I know at least two clients who have had this injury, and I think it’s fair to say patience is a virtue we often lose when we are keen to get back to exercise. Here’s some tips on how to make sure your shoulder gets better and stays better.
A physical therapy and rehabilitation (rehab) program usually involves exercises to stretch and gradually strengthen the shoulder. Some physical therapists may use other techniques, such as massage or ultrasound, to relieve pain and reduce muscle spasms.
Common difficulties with rehab programs include:
- Impatience during the long periods of rest needed to let your shoulder heal. Athletes and people whose jobs depend upon the use of their arms may find it hard to be patient with this stage of treatment.
- Not doing exercises as often as prescribed.
- Using incorrect technique when doing exercises.
Although completing a rehab program may be hard, a successful outcome depends on your commitment to treatment. If you follow your physical therapy plan closely and get help when you need it, you are more likely to restore shoulder strength and movement.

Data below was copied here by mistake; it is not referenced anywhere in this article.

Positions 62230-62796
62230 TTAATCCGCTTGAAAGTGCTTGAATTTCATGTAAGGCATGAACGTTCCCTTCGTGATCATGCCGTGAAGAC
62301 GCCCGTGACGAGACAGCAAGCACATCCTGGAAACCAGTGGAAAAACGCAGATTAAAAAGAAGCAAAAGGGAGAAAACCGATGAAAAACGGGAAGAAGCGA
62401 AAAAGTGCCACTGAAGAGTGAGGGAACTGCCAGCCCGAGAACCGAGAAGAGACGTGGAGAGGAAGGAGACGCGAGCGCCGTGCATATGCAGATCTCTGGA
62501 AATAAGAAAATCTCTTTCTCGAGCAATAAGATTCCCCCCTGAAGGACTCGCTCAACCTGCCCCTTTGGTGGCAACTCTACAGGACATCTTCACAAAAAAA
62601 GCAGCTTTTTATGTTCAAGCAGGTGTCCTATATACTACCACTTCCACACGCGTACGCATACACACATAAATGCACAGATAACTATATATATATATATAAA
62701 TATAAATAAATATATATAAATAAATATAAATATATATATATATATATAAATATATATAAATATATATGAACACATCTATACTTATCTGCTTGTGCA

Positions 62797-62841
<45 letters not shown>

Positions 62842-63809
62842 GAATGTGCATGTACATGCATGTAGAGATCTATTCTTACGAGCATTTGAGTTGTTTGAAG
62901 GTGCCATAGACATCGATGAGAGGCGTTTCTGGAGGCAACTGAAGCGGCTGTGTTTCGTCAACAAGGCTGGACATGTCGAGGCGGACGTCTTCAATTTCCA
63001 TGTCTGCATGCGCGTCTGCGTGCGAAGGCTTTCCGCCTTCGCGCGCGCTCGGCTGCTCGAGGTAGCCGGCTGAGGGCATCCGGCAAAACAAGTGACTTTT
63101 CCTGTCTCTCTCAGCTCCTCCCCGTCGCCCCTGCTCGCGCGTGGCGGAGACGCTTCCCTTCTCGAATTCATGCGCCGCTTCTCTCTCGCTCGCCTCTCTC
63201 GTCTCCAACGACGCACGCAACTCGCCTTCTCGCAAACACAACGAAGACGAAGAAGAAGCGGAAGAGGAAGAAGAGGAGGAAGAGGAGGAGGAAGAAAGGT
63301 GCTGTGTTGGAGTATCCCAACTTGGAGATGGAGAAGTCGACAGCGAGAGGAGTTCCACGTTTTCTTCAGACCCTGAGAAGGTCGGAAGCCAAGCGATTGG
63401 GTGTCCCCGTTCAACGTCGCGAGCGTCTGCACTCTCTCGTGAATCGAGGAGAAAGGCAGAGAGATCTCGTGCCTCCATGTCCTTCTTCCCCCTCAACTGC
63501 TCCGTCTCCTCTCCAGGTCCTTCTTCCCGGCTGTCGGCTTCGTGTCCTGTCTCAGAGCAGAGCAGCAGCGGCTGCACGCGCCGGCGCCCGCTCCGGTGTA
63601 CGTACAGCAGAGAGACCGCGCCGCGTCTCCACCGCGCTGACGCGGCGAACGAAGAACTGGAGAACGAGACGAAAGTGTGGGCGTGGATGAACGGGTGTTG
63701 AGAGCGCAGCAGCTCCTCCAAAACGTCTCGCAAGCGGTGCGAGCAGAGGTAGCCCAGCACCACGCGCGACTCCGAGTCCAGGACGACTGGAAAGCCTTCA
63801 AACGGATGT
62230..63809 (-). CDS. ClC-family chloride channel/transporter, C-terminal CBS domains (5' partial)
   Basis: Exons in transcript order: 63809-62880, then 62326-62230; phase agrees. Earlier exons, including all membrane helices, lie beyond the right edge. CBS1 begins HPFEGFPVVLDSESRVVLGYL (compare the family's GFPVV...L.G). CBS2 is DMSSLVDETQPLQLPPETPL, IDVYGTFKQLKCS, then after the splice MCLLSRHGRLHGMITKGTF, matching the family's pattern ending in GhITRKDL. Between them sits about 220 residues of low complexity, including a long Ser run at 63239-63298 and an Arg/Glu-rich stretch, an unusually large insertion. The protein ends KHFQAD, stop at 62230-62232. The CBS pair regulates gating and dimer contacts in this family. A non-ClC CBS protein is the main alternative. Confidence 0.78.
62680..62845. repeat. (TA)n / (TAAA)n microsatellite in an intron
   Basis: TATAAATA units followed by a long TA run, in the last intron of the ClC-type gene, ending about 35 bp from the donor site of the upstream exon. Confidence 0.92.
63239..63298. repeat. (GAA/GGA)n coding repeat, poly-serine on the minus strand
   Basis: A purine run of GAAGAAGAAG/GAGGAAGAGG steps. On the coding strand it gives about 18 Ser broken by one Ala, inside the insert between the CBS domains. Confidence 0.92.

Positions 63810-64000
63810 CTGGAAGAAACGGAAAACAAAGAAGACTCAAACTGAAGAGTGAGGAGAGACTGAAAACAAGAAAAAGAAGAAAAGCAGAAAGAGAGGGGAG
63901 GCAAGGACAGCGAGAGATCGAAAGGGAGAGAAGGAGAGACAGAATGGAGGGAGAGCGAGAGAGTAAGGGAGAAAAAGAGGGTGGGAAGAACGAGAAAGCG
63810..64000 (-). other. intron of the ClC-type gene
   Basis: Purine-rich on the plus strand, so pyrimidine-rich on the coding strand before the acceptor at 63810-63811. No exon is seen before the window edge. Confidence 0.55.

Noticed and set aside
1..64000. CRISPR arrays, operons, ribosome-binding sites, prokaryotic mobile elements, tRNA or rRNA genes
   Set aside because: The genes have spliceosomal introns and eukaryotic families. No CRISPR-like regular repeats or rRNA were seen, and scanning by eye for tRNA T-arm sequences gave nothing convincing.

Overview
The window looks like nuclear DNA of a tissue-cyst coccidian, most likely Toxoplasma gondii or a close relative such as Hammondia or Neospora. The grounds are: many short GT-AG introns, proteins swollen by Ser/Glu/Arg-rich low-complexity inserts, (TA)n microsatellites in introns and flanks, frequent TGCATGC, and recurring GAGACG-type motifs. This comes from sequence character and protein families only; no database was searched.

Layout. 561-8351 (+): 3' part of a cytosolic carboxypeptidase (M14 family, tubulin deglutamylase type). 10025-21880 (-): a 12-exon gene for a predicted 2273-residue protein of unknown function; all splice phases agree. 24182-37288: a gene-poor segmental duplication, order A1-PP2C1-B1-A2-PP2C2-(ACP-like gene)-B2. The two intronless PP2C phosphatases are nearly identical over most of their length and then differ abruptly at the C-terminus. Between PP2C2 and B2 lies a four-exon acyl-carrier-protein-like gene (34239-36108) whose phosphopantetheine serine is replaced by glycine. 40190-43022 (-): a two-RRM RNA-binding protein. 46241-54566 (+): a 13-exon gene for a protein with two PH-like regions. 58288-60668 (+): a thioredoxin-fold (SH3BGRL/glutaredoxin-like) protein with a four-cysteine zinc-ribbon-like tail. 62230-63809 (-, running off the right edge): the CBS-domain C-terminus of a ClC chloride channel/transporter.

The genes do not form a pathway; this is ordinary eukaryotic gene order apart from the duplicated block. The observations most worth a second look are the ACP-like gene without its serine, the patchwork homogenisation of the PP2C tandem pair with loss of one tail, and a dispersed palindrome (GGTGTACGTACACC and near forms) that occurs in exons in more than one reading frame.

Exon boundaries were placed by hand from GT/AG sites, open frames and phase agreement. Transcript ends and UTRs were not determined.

Exercises for rotator cuff disorders include:
Gentle stretching exercises. These are often the most important part of physical therapy for rotator cuff disorders, especially when stiffness is a major symptom. Stretching includes range-of-motion exercises.
In general, you won’t start these exercises until your rotator cuff has healed and is able to perform the stretching and range-of-motion exercises comfortably. Strengthening exercises can help you build and keep shoulder function and stability.